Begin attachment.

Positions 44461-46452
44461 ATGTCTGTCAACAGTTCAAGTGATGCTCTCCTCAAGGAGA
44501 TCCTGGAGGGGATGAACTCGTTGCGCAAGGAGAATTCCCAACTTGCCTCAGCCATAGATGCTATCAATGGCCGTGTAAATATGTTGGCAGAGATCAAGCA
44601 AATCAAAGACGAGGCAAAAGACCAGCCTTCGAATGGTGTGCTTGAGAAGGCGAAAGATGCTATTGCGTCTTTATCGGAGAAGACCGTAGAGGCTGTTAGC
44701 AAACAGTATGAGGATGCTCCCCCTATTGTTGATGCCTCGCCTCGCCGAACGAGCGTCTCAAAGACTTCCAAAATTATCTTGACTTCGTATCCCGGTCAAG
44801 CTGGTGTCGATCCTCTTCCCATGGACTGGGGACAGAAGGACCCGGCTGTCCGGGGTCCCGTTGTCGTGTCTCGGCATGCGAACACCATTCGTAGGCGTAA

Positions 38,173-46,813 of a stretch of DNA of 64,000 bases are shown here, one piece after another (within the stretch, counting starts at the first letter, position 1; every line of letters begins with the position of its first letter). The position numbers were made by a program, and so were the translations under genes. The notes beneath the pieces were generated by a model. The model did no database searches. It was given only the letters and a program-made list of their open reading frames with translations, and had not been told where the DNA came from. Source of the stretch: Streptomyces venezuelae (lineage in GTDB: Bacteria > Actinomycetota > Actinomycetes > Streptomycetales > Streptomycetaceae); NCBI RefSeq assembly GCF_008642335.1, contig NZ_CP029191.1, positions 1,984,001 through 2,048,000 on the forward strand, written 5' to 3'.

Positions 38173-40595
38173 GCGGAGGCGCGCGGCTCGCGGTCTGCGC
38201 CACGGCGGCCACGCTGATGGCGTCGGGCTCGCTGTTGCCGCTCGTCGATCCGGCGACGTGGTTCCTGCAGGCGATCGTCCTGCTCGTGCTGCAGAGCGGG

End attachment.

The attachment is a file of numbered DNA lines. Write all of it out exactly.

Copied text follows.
Positions 44461-46452
44461 ATGTCTGTCAACAGTTCAAGTGATGCTCTCCTCAAGGAGA
44501 TCCTGGAGGGGATGAACTCGTTGCGCAAGGAGAATTCCCAACTTGCCTCAGCCATAGATGCTATCAATGGCCGTGTAAATATGTTGGCAGAGATCAAGCA
44601 AATCAAAGACGAGGCAAAAGACCAGCCTTCGAATGGTGTGCTTGAGAAGGCGAAAGATGCTATTGCGTCTTTATCGGAGAAGACCGTAGAGGCTGTTAGC
44701 AAACAGTATGAGGATGCTCCCCCTATTGTTGATGCCTCGCCTCGCCGAACGAGCGTCTCAAAGACTTCCAAAATTATCTTGACTTCGTATCCCGGTCAAG
44801 CTGGTGTCGATCCTCTTCCCATGGACTGGGGACAGAAGGACCCGGCTGTCCGGGGTCCCGTTGTCGTGTCTCGGCATGCGAACACCATTCGTAGGCGTAA

Positions 38,173-46,813 of a stretch of DNA of 64,000 bases are shown here, one piece after another (within the stretch, counting starts at the first letter, position 1; every line of letters begins with the position of its first letter). The position numbers were made by a program, and so were the translations under genes. The notes beneath the pieces were generated by a model. The model did no database searches. It was given only the letters and a program-made list of their open reading frames with translations, and had not been told where the DNA came from. Source of the stretch: Streptomyces venezuelae (lineage in GTDB: Bacteria > Actinomycetota > Actinomycetes > Streptomycetales > Streptomycetaceae); NCBI RefSeq assembly GCF_008642335.1, contig NZ_CP029191.1, positions 1,984,001 through 2,048,000 on the forward strand, written 5' to 3'.

Positions 38173-40595
38173 GCGGAGGCGCGCGGCTCGCGGTCTGCGC
38201 CACGGCGGCCACGCTGATGGCGTCGGGCTCGCTGTTGCCGCTCGTCGATCCGGCGACGTGGTTCCTGCAGGCGATCGTCCTGCTCGTGCTGCAGAGCGGG